In the long history of bidding wars, the OMX issue will eventually go down as just another bid. However, the detail in the fine line is always difficult to read; quite simply NASDAQ, the US exchange, bid $3.7 billion for OMX the Nordic exchange. A few days later Borse Dubai bid $4 billion all cash for OMX, in comparison to the partial cash, partial stock deal of NASDAQ. I am no rocket scientist but clearly the Borse Dubai deal is better, but the surprise is that the management of OMX led by Magnus Boecker have seemingly thrown in their lot with the NASDAQ bid.
First of all the rules of any bid are that the management of the company does not take sides. Secondly, it would seem that the NASDAQ proposal is for Mr. Boecker to the chairman of the combined company that will be created by the NASDAQ-OMX combination. Mostly importantly, the NASDAQ bid also assures the senior management will be given generous pay rises which are built into the plan that NASDAQ has submitted for the combined company.
In the most lenient analysis one cannot escape the fact that management is being bribed by the offer, and clearly it is in their interests to work against the Borse Dubai bid for the company irrespective of the merits of the case. The Wallenberg family, who own 10% of the OMX stock have also joined the fray with comments indicating that the NASDAQ bid might actually be higher when analyzed compared to the Borse Dubai bid! This I must see because the NASDAQ offer in August included a swap of stock of 0.502 stock of NASDAQ for each OMX share that are ofcourse susceptible to the vagaries of the stock market. Nevertheless to say that $3.7 billion is more than $4 billion is not the sort of thing that one’s math teacher will be very proud off.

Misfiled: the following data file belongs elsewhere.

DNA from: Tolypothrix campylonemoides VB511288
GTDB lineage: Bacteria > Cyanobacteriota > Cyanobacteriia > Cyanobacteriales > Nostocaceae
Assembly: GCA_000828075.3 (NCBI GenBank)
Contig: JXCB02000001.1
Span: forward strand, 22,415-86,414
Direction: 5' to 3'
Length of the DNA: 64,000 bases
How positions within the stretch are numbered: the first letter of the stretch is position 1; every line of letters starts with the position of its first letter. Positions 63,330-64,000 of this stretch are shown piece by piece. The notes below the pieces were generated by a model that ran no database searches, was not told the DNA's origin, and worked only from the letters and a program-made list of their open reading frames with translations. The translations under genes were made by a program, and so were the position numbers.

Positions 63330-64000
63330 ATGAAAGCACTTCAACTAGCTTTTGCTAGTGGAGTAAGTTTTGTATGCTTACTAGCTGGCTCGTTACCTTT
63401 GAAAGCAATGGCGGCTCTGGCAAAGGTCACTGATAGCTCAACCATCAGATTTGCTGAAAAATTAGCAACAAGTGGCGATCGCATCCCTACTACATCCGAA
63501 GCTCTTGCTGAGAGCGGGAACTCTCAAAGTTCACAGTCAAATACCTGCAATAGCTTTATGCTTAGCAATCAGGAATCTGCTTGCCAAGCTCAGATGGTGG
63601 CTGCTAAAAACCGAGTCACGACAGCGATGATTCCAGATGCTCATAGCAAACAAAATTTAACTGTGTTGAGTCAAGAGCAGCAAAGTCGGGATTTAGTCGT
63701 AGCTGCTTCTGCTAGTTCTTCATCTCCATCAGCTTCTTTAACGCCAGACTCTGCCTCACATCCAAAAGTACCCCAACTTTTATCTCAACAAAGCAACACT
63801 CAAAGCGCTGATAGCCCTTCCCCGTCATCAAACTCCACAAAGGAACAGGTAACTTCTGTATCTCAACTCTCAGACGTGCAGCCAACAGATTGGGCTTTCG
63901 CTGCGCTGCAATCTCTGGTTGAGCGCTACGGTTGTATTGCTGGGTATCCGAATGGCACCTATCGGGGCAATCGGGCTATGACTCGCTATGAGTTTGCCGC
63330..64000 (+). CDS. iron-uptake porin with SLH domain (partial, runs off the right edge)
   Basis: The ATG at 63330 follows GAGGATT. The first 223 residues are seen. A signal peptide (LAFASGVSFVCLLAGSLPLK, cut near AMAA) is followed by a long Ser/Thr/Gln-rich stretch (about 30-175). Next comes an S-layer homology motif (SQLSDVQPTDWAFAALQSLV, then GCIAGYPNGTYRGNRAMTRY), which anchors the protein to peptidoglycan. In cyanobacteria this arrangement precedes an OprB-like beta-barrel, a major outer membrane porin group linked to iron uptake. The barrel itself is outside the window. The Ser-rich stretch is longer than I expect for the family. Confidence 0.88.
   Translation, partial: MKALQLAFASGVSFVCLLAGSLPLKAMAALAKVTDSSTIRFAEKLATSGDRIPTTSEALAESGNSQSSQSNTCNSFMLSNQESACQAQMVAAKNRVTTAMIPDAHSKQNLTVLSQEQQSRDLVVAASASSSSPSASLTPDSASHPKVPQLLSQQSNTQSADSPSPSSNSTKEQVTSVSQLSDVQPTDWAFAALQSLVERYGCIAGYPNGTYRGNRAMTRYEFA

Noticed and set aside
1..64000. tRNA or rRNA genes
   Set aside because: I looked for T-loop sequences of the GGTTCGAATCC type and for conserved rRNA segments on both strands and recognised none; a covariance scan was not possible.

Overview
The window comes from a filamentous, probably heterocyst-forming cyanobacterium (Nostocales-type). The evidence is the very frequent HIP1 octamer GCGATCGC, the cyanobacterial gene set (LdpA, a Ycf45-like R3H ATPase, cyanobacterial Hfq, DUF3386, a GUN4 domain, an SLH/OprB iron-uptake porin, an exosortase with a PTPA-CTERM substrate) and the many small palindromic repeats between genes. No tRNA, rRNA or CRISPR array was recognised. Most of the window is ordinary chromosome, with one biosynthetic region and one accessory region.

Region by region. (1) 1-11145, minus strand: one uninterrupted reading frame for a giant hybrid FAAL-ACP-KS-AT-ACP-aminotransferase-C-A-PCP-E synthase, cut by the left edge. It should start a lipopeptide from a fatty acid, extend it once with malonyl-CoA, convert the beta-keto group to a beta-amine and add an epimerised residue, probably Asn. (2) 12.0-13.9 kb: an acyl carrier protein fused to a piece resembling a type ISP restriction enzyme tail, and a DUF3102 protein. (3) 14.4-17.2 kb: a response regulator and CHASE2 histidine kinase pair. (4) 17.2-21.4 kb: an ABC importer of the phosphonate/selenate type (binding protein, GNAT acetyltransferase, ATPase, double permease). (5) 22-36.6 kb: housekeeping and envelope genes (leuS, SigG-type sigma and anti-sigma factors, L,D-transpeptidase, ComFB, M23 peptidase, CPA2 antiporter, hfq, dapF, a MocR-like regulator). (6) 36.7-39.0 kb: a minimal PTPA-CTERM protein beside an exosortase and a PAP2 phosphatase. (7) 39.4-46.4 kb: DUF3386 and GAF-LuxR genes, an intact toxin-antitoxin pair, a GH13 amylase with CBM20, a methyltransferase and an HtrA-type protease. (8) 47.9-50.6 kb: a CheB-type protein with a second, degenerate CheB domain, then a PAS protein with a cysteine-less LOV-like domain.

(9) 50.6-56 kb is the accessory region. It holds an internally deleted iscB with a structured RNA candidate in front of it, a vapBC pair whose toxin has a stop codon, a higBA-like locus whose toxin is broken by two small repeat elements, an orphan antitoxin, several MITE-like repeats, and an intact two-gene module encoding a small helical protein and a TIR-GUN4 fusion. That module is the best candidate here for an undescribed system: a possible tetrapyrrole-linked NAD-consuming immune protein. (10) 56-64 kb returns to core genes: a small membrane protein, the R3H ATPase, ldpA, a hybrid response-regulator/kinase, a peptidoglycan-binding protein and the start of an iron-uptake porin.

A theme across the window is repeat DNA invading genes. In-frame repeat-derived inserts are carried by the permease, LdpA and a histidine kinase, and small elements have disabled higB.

We also have to consider the argument that a transatlantic link up for OMX is better than a link with the markets in Dubai. NASDAQ’s bid comes on the heals of its failed bid for the London Stock Exchange, and increasing pressure from changes to the way securities are being traded in the US, i.e. the proposed Goldman Sachs ‘single dealer platform’ which will drive exchange driven benefits more into a seamless electronic trading environment. But then this could all be an ego trip for Bob Greifeld, the CEO of NASDAQ who loves to battle; just consider the recent move to block LSE from issuing new stock to funds LSE’s proposed take over of Borsa Italiana.
Compare the conduct of NASDAQ as it battles at home, goes nasty after a failed bid for LSE and then basically is offering silver spoons to the management of an exchange it is trying to take over.
In contrast for OMX the opportunities that come from joining one of the most dynamic financial plays of modern history cannot be under estimated. In the first instance the liquidity that comes from the Gulf and through Dubai is phenomenal and through my days as a banker I know that fund managers love investments coming from this region. What OMX will find is a new doorway opens to them, rather than enter portals into the US market that are frankly well traversed and over valued. Yet I would close on the note that NASDAQ doesn’t fight clean, but were it another other competitor than Brose Dubai, who don’t like ugly battles, the chances are Bob and Boeckr would find themselves fighting legal battles for what is essentially a pay off to management.